At this gloomy crisis came a letter from the Marquis de Lafayette, dated April 27th, announcing his arrival at Boston. Washington's eyes, we are told,

* Gen. William Irvine to Joseph Reed. Reed's Memoirs, vol. ii. p. 201.

were suffused with tears as he read this most welcome
epistle, and the warmth with which he replied to it,
showed his affectionate regard for this young nobleman.
"I received your letter," writes he, "with all the joy
that the sincerest friendship could dictate, and with
that impatience which an ardent desire to see you could
not fail to inspire.
* * I most sincerely con-
gratulate you on your safe arrival in America, and shall
embrace you with all the warmth of an affectionate
friend when you come to head-quarters, where a bed
is prepared for you."

He would immediately have sent a troop of horse to escort the marquis through the tory settlements between Morristown and the Hudson, had he known the route he intended to take; the latter, however, arrived safe at head-quarters on the 12th of May, where he was welcomed with acclamations, for he was popular with both officers and soldiers. Washington folded him in his arms in a truly paternal embrace, and they were soon closeted together to talk over the state of affairs, when Lafayette made known the result of his visit to France. His generous efforts at court had been crowned with success, and he brought the animating intelligence, that a French fleet, under the Chevalier de Ternay, was to put to sea early in April, bringing a body of troops under the Count de Rochambeau, and might soon be expected on the coast to co-operate with the American forces; this, however, he was at liberty to make known only to Washington and Congress.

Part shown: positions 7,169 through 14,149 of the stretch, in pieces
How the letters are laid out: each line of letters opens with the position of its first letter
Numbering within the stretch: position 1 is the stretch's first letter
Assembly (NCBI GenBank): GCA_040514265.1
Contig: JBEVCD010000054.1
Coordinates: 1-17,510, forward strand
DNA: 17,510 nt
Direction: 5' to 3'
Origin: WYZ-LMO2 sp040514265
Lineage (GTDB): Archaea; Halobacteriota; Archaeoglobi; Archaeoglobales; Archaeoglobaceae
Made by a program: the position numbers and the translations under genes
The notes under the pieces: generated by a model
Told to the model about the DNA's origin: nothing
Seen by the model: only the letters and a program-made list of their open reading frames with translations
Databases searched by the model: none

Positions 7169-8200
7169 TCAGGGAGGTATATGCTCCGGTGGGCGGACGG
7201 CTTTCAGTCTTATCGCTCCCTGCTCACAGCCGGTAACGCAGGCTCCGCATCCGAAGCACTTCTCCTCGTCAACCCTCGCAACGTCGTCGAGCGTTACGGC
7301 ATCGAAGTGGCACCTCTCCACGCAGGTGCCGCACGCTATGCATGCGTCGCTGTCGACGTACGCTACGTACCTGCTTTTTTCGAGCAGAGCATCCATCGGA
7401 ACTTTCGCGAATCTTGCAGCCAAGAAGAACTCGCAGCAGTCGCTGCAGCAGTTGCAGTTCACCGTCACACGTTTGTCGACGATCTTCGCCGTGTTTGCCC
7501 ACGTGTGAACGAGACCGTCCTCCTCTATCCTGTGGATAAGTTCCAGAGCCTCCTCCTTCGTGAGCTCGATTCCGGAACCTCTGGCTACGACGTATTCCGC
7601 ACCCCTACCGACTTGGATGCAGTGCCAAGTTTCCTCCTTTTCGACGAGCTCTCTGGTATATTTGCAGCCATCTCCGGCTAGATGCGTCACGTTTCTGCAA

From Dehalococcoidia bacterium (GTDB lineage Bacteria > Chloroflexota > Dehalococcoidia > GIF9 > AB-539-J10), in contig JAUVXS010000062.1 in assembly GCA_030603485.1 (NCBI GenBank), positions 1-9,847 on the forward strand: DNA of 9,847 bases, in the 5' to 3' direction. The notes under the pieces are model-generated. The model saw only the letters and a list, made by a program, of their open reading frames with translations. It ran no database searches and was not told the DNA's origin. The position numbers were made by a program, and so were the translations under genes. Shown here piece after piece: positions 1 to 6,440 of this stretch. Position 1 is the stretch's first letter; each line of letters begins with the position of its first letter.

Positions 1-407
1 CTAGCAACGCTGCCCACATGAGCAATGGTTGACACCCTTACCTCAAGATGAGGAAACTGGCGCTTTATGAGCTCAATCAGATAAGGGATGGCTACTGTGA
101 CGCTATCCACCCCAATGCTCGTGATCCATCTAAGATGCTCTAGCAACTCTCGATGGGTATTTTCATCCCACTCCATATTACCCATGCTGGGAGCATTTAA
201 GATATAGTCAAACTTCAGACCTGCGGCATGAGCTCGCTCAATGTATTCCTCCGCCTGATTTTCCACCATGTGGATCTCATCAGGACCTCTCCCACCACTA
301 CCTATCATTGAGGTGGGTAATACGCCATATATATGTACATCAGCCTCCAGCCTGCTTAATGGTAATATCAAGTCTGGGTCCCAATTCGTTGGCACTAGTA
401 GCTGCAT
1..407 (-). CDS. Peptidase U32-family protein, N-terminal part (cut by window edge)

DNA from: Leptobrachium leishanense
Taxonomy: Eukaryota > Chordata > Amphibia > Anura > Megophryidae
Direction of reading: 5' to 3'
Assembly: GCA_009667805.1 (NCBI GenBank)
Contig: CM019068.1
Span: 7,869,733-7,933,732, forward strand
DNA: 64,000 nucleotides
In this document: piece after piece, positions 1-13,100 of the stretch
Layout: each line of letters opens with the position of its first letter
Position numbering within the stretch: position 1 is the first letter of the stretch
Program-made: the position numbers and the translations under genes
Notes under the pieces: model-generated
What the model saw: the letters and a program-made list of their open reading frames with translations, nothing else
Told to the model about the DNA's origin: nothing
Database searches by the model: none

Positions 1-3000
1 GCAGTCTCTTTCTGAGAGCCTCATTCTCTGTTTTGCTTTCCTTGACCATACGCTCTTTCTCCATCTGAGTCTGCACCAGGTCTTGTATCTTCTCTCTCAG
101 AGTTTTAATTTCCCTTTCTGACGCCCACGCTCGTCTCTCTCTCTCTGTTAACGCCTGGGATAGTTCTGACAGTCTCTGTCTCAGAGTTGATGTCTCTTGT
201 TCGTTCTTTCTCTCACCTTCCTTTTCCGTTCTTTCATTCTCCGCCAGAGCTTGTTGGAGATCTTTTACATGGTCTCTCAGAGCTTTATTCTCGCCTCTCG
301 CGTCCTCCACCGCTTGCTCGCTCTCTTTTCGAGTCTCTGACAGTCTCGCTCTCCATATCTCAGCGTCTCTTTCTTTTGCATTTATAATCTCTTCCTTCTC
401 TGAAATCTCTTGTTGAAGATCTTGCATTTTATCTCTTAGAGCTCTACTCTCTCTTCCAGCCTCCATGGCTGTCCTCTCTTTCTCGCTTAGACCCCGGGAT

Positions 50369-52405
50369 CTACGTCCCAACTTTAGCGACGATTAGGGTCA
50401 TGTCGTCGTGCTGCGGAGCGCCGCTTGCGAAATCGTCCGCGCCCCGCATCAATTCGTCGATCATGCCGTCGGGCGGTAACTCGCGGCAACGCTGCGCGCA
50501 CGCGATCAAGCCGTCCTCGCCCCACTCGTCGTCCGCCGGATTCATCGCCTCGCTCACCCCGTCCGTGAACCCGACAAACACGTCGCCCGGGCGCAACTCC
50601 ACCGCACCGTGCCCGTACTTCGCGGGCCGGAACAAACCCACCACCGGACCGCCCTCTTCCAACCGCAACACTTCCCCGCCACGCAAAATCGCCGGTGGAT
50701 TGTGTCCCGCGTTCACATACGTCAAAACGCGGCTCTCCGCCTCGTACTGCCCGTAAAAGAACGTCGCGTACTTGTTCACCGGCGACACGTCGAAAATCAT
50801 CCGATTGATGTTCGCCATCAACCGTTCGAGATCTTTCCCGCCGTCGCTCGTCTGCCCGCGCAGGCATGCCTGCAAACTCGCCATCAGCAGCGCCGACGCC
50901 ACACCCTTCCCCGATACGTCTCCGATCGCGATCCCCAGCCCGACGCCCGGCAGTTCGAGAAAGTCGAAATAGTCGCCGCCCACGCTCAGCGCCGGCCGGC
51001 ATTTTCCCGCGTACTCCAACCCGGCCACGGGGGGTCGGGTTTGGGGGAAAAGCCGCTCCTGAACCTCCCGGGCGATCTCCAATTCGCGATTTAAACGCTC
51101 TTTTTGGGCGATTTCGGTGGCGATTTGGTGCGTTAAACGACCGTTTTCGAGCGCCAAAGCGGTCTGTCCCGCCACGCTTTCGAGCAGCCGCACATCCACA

Remaining but a single day at head-quarters, he hastened on to the seat of government, where he met